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Miriam Colón

The View Beyond Parallax… more reads for the week of March 10

“These tropes cumulatively function as what philosopher Robert Pfaller has termed “interpassivity”: they cynically perform our annoyance at seeing the same old thing again for us. We can walk out of these films feeling satisfied, refreshed, and maybe even a little superior for seeing how the mechanics of movies work. And yet, this facsimiled dissent does not result in movies with original ideas, but instead in things like The LEGO Batman Movie, or, say, Miller and Lord helming the forthcoming Han Solo movie. Not unlike a punk buying a T-shirt with an anarchy symbol on it from Hot Topic, we fool ourselves if we believe this humor to be as subversive as it pretends to be.” Along with the death of cinema itself, the death of comedy is a constant in the world of criticism; Violet Lucca offers the latest iteration, with at least some words of praise thrown in for those modern directors who know how to build a joke.

“Once united, Phelps and O’Gaffney propel a series of semi-discrete set-pieces, starting with an inevitable Great Escape from the camp, facilitated by the white-on-white camouflage of wearing the Arabic prisoners’ white robes in the German snow. From there, Two Arabian Knights features high-speed train stunts, a second adventure for our hapless protagonists as naval stowaways, a romance with a shipwrecked Arabian princess (who else but Mary Astor?), a palace invasion, a gun duel, and a third and final getaway. However discontinuous in action and ambience, these rarely feel like loosely strung vignettes, mostly because Milestone’s hold on tone and his connection with his game, jovial actors tie things together.” Staying at Film Comment, praise for one forgotten comedy comes from Nick Davis’s appreciation of Milestone’s Two Arabian Knights. While Mark Harris doesn’t exactly excavate a forgotten film, he does remind us that Persona played so badly commercially in its ’67 release at least in part from Bergman fatigue, however much a break the film made with his past efforts. (“As Variety’s critic succinctly put it when he got his first view of Bergman’s Opus 1, ‘big themes are still his forte.’ The severity and rigor with which Bergman attacked these issues and his complete lack of interest in packaging them ingratiatingly for his audience both dates the movie and makes it enduringly fascinating.”)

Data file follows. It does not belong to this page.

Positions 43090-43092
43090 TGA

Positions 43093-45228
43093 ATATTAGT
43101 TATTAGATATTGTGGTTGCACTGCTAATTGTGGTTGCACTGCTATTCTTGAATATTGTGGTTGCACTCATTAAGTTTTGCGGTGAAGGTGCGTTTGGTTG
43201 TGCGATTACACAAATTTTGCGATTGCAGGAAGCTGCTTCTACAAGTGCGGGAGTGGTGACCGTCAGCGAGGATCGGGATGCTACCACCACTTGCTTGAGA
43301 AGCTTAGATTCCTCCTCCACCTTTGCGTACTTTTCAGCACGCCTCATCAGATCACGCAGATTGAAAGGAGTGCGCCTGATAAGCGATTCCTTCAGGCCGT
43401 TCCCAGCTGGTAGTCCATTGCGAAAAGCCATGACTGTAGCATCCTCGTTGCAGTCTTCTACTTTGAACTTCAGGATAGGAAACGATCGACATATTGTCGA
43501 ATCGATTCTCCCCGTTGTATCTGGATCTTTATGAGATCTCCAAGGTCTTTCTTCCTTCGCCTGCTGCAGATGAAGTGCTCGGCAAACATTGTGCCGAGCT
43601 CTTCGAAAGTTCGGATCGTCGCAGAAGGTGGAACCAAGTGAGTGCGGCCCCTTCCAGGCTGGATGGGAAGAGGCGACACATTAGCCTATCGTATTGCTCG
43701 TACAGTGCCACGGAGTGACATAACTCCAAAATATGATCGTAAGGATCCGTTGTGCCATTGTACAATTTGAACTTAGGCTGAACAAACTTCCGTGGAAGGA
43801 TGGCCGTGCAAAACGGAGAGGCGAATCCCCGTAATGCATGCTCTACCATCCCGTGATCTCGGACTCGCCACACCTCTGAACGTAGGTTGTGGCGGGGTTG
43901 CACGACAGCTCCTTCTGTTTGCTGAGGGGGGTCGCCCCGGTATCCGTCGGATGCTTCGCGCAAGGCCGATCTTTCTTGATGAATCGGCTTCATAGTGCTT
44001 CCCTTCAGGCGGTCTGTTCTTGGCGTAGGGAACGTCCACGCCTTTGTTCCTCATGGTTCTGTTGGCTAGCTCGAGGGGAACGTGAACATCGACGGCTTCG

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‘Bless Me, Ultima’: A Favorite Coming-of-Age Novel’s Respectful Adaptation

Ganalon’s Antonio learns some magic from Ultima (Colon)

I’ve never read Rudolfo Anaya’s 1972 coming-of-age novel Bless Me, Ultima, the tale of a Hispanic schoolboy in a small New Mexico town during World War II. But I know it’s considered a landmark of Chicano literature, and that generally means a devotional, earnest adaptation.

On one hand, this is an often-lovely story of growing up Hispanic in America, as seen through the amber-lit idealization of childhood memory and framed by the narration of the grown Antonio (Alfred Molina). On the other, it’s a struggle of good and evil between Ultima (Miriam Colón), a wise old medicine woman (or curandera) alternately sought and shunned by her community, and tyrannical landowner Tenorio (Castulo Guerra), a fiery villain who never evolves beyond cliché. He’s an angry, vindictive killer who dominates the town. Meanwhile, the wise-beyond-his-years Antonio (Luke Ganalon), the youngest in a sprawling clan scattered by war service, tries to work through the contradictions of a culture that publicly embraces Catholicism but quietly preserves the folklore and spiritual beliefs of its pre-Christian heritage.

Continue reading at Seattle Weekly